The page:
This is the time of year when many home improvement companies rush to close as much business as they can…before their markets shut down for the holidays. Said another way, now is when you should be thinking about what you want your sales reps to do between Thanksgiving and the start of the home show season.
In short, think re-hash. Why? Re-hashing old leads that didn’t close is an inexpensive – and effective – way to generate sales even as the season moves into the holiday freeze.
Why is re-hash inexpensive? Quite simply, because you’re contacting back leads you’ve already paid for. In essence, you’ve already written off the costs of those leads that didn’t close. So any of those ‘dead’ leads you can turn into sales is like found money.
Here are a few thoughts to keep in mind as you re-engage with re-hash:
- Keep complete records. Nothing makes it harder for an appointment setter to re-start a conversation with a homeowner than not having good records of previous discussions. You should be tracking everything – lead source, specifics about the homeowner’s situation and most of all why the homeowner didn’t buy. If your caller can reference those some of those specifics at the start of the conversation, the discussion will warm up a lot faster.
- Use previous contact info to establish trust. Reminding the homeowner (i.e. “We talked with you last Spring about refacing your kitchen cabinets”) establishes trust quickly. The homeowner immediately perceives your appointment setter to be someone who already knows him or her, rather than “just another annoying telemarketer.”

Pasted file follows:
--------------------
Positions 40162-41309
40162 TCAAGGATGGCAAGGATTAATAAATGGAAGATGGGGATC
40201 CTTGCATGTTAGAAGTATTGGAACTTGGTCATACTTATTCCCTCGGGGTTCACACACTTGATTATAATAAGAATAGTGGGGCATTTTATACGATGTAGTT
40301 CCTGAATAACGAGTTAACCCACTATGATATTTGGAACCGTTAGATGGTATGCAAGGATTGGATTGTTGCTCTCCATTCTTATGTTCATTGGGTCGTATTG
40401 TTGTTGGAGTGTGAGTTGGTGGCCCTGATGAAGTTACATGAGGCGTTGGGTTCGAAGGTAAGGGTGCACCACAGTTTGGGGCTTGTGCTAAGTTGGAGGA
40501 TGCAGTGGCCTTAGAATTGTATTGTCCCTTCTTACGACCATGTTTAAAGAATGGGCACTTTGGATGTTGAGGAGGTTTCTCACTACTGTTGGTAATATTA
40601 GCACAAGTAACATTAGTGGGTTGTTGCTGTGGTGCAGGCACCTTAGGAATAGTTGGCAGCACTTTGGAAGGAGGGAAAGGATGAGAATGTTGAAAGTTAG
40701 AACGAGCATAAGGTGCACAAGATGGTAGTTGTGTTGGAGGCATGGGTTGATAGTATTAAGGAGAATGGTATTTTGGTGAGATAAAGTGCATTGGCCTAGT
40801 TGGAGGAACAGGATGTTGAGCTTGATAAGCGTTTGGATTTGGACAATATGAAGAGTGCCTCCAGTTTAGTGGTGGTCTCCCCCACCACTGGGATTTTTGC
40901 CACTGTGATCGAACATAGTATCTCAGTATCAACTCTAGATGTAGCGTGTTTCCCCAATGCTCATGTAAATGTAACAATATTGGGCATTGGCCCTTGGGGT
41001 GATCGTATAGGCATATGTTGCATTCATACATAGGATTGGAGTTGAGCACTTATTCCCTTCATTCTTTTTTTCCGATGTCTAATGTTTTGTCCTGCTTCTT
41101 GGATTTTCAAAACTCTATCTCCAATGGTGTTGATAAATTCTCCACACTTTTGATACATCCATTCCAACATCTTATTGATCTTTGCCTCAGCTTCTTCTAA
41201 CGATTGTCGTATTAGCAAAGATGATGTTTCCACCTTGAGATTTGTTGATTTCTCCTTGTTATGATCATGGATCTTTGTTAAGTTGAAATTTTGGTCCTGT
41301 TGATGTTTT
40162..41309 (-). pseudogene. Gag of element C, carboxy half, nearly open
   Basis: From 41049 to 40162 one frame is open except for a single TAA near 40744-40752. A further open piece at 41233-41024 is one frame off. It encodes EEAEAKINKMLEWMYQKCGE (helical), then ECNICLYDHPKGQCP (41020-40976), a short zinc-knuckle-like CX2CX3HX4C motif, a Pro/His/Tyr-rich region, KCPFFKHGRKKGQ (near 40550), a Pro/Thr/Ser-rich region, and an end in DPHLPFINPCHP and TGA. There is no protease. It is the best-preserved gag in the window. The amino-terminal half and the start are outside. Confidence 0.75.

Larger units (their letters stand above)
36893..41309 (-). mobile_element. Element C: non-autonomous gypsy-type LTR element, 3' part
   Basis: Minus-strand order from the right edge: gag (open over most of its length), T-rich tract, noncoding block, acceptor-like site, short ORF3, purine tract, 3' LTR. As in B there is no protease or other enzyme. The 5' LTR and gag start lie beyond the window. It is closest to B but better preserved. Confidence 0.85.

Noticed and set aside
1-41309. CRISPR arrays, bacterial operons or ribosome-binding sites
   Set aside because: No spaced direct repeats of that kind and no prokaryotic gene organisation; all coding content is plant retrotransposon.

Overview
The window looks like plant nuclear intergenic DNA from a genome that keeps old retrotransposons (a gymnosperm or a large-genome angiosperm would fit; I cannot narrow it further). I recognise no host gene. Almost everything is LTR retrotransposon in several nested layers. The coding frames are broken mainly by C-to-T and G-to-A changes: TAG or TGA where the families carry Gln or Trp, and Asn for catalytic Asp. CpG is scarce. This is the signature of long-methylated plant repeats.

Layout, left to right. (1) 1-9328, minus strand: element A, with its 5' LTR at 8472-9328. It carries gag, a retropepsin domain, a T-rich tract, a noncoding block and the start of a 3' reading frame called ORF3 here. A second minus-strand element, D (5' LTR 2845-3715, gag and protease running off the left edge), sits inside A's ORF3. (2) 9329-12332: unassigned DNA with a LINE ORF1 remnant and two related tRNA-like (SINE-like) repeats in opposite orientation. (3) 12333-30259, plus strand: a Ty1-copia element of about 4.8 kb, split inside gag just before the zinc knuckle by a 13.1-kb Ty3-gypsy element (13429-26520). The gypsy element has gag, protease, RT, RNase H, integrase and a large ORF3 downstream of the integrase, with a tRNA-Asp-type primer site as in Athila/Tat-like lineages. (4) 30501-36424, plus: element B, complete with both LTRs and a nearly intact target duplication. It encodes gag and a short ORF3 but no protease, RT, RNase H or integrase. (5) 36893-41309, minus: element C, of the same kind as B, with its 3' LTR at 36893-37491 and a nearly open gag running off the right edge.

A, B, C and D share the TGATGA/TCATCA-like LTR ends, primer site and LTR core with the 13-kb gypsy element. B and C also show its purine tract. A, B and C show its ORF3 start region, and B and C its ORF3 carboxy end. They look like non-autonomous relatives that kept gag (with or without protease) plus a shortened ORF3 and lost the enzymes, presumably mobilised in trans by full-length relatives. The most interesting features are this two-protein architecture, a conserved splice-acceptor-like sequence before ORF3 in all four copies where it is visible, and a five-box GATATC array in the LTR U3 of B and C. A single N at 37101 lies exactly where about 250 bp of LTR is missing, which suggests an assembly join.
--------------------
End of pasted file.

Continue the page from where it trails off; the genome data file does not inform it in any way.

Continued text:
- Use your best agents. Everybody knows when an agent assigned to outbound telephone calls just doesn’t have the enthusiasm for it. Re-hashing is hard work, and you need callers who can maintain professionalism and phone presence. Using uninterested callers is a waste of time, and won’t convert your database into new business.
- Use your CRM system and follow up! One of the strongest trends I’ve seen from re-hashing is the opportunity to cultivate prospects who may not be ready to buy immediately, but who have a home improvement need that they’re planning for.
Example: Calling a homeowner in the beginning of January may not result in an immediate appointment, but you might also hear “We’re saving to begin a re-siding project in May.” Log these sorts of intentions in your CRM, and set a tickler to call back at the appropriate time.
Re-hash is tough work, but can pay rich dividends. Use all of the tools and techniques available to you to harness it this winter season!